The number of new coronavirus cases recorded in the United States has doubled over the past two weeks, with nearly 56,000 people contracting the virus each day. That’s higher than at any point since late April, and it is higher than at any point before mid-July 2020 (though limited testing early that year kept numbers down).

What’s different about the pandemic at the moment, of course, is that every American teenager and adult has access to a vaccine that can largely prevent infection in the first place (not to mention “hospitalizations,” as a White House slide had it Tuesday). But after a steady increase in vaccinations, the effort to protect the public has largely stalled, leaving millions of Americans at risk. Had the United States seen far more vaccinations two months ago, we would almost certainly be seeing far fewer new cases now.

But that vaccination effort has been hampered by broad hesitance, particularly among Republicans. From the outset of the pandemic, Republicans have been less likely to say they intend to be vaccinated, and in the months since then, those views have been matched by actual vaccination rates. When we talk about the unvaccinated population that is at risk, in other words, we’re often talking about Republicans who’ve chosen not to be vaccinated.

That, too, is reflected in the data. In the past two weeks, there have been about 237,000 new coronavirus cases recorded in counties that voted for President Biden last year — and 388,000 in counties that voted for Donald Trump. Adjusted for population, there have been about 126 new cases per 100,000 residents of blue counties and 278 new cases per 100,000 residents of red ones. On average, blue counties are seeing 10.2 new cases for every 100,000 residents, while red counties are seeing 19.5 new cases per 100,000 residents.

If we break every county in deciles of 2020 vote and rates of completed vaccinations — that is, 10 groups of about 300 counties apiece, ranked by vote or vaccination levels — we can see how partisanship and vaccination levels overlap.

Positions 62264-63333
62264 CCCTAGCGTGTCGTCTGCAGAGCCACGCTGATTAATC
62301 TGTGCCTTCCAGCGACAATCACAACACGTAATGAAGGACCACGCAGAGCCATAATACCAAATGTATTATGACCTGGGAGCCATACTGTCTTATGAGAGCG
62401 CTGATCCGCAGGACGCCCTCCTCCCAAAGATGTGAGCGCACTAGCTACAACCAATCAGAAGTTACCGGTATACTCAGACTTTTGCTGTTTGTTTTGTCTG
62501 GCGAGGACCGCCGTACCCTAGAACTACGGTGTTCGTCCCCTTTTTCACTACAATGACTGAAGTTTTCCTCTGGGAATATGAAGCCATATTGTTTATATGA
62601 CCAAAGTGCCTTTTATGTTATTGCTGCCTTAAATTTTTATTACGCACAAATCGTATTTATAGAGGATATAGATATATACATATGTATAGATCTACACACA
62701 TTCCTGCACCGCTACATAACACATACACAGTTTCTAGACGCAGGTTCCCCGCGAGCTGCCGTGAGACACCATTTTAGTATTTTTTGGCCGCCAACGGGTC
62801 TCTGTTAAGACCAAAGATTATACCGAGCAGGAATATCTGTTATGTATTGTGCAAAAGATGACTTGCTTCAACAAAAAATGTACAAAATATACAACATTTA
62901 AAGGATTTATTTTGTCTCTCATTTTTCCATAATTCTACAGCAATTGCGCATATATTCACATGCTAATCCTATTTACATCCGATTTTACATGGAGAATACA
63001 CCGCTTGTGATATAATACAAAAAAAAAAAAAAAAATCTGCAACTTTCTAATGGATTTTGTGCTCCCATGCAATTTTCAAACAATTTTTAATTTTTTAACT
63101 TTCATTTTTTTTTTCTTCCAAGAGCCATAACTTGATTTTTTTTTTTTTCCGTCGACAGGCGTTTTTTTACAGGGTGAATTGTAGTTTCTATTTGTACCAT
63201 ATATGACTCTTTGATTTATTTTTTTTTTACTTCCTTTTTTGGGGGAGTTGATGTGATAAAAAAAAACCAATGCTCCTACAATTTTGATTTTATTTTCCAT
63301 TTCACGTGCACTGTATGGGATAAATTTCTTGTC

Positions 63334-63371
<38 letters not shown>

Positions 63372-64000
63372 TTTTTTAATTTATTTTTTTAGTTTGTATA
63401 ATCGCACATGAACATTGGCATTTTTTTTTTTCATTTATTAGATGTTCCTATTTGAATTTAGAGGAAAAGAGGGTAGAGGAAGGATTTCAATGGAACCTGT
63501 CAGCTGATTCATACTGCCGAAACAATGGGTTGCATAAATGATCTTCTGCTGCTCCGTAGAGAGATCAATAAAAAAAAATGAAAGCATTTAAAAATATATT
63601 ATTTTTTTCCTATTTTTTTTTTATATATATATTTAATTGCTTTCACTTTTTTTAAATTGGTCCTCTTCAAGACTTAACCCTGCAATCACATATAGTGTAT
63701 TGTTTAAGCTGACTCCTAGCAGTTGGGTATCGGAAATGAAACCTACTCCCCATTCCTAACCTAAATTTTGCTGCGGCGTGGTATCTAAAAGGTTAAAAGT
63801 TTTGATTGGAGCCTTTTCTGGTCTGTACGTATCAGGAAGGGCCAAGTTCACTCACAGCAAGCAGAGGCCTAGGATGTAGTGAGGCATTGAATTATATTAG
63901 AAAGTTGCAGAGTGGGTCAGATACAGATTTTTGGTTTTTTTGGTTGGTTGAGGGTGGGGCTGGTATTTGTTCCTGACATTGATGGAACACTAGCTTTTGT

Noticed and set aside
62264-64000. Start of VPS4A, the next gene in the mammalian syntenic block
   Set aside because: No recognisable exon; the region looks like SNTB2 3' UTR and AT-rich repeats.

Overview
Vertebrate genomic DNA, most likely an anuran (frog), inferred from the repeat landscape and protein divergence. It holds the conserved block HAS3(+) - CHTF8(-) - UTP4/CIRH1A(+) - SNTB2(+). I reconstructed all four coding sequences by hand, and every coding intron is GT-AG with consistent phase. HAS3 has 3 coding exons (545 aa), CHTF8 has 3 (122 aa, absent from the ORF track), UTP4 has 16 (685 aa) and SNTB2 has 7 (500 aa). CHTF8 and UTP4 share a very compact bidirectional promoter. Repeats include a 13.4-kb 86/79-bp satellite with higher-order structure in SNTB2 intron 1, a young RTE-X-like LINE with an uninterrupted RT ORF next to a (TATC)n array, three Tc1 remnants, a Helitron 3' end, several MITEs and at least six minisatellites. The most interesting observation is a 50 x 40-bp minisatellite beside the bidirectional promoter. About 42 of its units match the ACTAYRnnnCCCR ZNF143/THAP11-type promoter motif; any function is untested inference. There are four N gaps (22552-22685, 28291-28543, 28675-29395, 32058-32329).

Here, for example, is the average number of new cases per resident on those two metrics. Notice that the graph at left goes from more pro-Biden to more pro-Trump, and the graph at right goes from least to most vaccinated.

If you’re curious about the data at the level of specific counties, this interactive visual has you covered.

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0 to 25.2%
 
25.3 to 33.8%
 
33.9 to 42.7%
 
42.8% or higher
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It’s useful to note, though, that the increase in cases has been more uniform. In other words, most counties have been trending up over the past two weeks, so the degree at which new cases changed is not as obvious.

What is more obvious is if we compare where counties are now with where they were a year ago. More pro-Trump and less-vaccinated counties have generally seen bigger increases in cases relative to a year ago — before vaccines were available.

One outlier is that group of the most-vaccinated counties, seen in the column at far right on the right-hand graph above. That’s in part because places such as New York City have seen a recent increase in cases, while last summer they kept case totals low.

But New York and other metropolitan areas are also affected because they have a lot of people. Vaccinate 40 percent of a town with a population of 10,000, and you have 6,000 unvaccinated people walking around. Vaccinate 95 percent of a city with a population of 5 million, and there are 250,000 unvaccinated people walking around.

In a Twitter thread posted Monday, Bob Wachter, chair of the University of California at San Francisco Department of Medicine, noted that this was the problem his city was seeing. Cases are increasing quickly, thanks largely to the highly contagious delta variant. Wachter had written an essay for this newspaper in April calling it the most dangerous time for the pandemic in the United States.

“I was wrong,” he said Monday — “now is even MORE dangerous since Delta has taken over, caution’s been thrown to the wind, and there’s far more virus around.”

His thread ended by noting that “the politics are hard” when it comes to vaccination. That’s indisputably true. But it is also remarkable — and depressing — the extent to which those politics are discernible in our coronavirus data.